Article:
The Future of Food – do we need to re-engineer food?

Dr Julian McClements has an impressive resumé. He is a distinguished professor at Department of Food Science at the University of Massachusetts; adjunct professor, School of Food Science and Bioengineering at Zhejaing Gongshang University, China; and a visiting professor at Harvard University. He has more than 1,000 articles published, with 80,000 citations in other peoples’ papers, as well as 12 patents. He also published the book Future Foods: How Modern Science is Transforming the Way We Eat. When he talks, people listen.

During a recent Future of Food seminar, McClements made it clear that being in the food science arena now is the most exciting time he has seen in the industry in his 30-plus years of being involved.

What are the issues?
However, he realises there are a lot of problems within the food supply chain in terms of who is getting what and it is part of a food science practitioner’s brief to help solve these issues.

“First, there are over two billion people around the world have malnutrition or under-nutrition,” he said. “There is more than two billion people suffering from chronic conditions due to over nutrition with diseases like diabetes and heart disease. That is a huge problem where we need to reengineer the food system to try and solve.”

There are food safety issues. Humans have a globalised food supply, which spans across the world and we’re getting ingredients from all over and bringing them together, he said. We have to make sure the foods are safe and we have new technologies to test those foods.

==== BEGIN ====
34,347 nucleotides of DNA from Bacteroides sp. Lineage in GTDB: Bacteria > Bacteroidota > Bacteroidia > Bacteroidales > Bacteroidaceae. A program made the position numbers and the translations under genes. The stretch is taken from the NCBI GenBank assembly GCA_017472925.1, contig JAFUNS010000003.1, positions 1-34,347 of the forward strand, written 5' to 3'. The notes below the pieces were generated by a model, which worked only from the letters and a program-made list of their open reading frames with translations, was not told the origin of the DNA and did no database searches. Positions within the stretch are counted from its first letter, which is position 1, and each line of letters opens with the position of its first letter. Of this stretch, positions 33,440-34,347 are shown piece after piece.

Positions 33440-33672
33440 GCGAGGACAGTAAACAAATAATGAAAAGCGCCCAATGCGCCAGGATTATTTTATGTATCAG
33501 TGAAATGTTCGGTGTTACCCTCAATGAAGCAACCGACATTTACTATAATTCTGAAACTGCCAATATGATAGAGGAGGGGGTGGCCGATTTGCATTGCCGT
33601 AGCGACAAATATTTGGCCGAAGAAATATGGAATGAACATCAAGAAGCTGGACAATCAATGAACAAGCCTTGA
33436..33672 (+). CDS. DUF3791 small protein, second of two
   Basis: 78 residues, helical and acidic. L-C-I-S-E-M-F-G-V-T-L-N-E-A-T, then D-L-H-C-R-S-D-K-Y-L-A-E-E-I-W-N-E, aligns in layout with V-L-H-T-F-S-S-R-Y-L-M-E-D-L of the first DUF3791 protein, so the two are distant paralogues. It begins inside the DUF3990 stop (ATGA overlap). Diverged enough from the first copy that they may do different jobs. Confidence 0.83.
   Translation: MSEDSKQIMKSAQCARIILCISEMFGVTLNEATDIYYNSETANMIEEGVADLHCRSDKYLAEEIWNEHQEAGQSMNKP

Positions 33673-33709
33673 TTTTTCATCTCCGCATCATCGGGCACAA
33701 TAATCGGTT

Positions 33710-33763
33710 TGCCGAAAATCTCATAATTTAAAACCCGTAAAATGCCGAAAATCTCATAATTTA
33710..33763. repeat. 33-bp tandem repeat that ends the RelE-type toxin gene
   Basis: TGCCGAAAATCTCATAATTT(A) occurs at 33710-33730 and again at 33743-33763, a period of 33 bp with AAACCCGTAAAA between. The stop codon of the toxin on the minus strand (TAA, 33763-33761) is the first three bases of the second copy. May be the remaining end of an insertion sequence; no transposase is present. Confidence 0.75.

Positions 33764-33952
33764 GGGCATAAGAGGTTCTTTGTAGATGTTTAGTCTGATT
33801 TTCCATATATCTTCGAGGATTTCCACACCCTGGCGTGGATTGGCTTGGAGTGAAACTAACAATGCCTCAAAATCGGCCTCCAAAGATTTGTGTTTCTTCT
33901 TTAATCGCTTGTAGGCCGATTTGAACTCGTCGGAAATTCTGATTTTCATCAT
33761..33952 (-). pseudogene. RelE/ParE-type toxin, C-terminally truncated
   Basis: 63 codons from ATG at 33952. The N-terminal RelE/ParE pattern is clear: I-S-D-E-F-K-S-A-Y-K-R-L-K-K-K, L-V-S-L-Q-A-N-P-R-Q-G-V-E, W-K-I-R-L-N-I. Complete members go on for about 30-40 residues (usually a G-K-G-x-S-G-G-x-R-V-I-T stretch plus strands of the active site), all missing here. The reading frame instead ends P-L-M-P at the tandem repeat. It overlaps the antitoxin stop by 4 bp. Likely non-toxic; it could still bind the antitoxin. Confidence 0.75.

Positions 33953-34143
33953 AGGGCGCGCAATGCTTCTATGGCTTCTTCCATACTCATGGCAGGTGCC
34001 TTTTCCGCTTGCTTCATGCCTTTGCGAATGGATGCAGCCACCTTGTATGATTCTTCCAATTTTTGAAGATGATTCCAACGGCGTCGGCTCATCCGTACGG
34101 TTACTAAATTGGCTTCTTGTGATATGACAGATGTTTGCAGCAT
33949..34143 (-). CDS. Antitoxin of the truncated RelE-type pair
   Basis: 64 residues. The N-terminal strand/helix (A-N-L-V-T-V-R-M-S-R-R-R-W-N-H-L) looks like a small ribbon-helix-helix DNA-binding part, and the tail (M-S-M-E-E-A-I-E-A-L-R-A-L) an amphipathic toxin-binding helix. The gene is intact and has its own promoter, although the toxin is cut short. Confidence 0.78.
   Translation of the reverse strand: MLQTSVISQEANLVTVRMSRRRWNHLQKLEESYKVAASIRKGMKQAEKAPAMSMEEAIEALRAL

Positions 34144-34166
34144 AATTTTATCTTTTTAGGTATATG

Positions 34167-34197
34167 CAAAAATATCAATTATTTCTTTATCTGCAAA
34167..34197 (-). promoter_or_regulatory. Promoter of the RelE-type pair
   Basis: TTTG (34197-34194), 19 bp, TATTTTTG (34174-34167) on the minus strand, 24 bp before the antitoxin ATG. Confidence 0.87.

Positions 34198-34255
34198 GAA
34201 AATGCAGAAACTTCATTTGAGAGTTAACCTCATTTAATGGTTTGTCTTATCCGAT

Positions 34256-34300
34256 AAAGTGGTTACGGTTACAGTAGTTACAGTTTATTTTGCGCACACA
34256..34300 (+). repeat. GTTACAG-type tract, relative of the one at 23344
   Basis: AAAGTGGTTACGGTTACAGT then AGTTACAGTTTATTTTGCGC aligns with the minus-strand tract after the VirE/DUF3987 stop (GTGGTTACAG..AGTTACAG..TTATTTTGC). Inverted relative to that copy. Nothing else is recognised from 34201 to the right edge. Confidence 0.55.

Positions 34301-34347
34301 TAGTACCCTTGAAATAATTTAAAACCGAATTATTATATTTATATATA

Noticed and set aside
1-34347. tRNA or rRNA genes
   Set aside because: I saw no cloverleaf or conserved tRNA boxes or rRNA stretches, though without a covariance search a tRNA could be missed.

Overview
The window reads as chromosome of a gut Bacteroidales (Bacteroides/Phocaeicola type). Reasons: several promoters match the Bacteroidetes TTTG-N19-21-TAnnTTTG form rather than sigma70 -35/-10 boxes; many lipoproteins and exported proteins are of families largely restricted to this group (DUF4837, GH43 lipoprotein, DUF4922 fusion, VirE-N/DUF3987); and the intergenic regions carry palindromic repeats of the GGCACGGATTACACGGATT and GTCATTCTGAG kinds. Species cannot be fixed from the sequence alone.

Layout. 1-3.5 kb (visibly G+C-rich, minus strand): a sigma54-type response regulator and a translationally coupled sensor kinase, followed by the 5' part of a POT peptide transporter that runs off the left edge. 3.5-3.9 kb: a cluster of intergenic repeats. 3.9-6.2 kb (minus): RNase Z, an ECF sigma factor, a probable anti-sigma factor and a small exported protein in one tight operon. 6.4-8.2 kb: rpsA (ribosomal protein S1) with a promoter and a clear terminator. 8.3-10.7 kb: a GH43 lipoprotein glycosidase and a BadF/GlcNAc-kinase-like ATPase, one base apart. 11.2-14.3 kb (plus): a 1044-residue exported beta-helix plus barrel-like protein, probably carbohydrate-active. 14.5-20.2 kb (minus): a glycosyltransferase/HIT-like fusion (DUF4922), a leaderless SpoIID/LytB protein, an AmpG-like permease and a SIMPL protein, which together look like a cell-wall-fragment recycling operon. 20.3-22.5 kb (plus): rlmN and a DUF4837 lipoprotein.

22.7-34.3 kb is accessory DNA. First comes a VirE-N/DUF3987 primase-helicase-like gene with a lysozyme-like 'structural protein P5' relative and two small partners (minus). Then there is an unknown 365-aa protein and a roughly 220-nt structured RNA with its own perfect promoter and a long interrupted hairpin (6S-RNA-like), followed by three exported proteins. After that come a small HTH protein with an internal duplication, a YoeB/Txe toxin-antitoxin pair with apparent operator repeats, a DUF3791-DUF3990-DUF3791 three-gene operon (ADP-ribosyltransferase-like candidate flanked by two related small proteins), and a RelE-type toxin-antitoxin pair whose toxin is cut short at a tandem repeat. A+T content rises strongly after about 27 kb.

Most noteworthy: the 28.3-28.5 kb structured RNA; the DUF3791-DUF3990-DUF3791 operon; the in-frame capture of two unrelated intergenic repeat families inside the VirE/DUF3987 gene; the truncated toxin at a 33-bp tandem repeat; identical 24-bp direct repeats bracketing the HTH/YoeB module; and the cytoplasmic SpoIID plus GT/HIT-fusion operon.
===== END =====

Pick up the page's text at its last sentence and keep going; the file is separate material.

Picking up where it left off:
“Then there are also food sustainability issues,” he said. “The global population is growing and people are becoming richer, and that is putting more of a strain on the food supply because we have to feed everybody. We’re trying to make our foods more healthier and sustainable, but as we do that we have to make sure they taste good because nobody is going to eat them if they don’t taste good or are not affordable and if they are not convenient. We need to combine all of these things together.”

McClements believes that literally food designers and technologists will be delving into the realms of what was once science fiction to become science fact. In the past 10 years, ways of creating and making food he saw on the television screen as a child are coming to fruition. He cites Star Trek as an example.

“When I was growing up you had Captain Kirk on the Starship Enterprise and part of the inner machinations of the starship was a food replicator machine,” he said. “You could type in the food you wanted, and it would print it out for you. At the time it seemed really far-fetched, but who thought back then you would have phones where you could see somebody on the phone interface. You thought that was never going to happen and now we all have mobile phones. It is the same with the food replicators.”

What got McClements really thinking about food design was when he was invited to a meeting in Boston 10 years ago with mathematician Eric Bonabeau. Bonabeau was a complexity theorist, and he got a grant from NASA to make a 3D printer like the replicator, to create food for astronauts.

“He brought together, Leroy Chow, who was a commander on the international space station, as well as a gastronomy chef, an author who had written a book on food and cooking, and I was there to provide information about emulsions and things like that,” said McClements. “It was a really exciting meeting. They brought together all of these engineers and scientists and chefs, but I remember leaving the meeting and thinking, ‘That’s a crazy idea. This is never going to work. This is never going to be practical’. Then 10 years later, people are 3D printing everything.”

There is even a restaurant in London, Food Ink, that has 3D printed chairs, tables, cutlery and food. Customers can type in what they want and the food is 3D printed.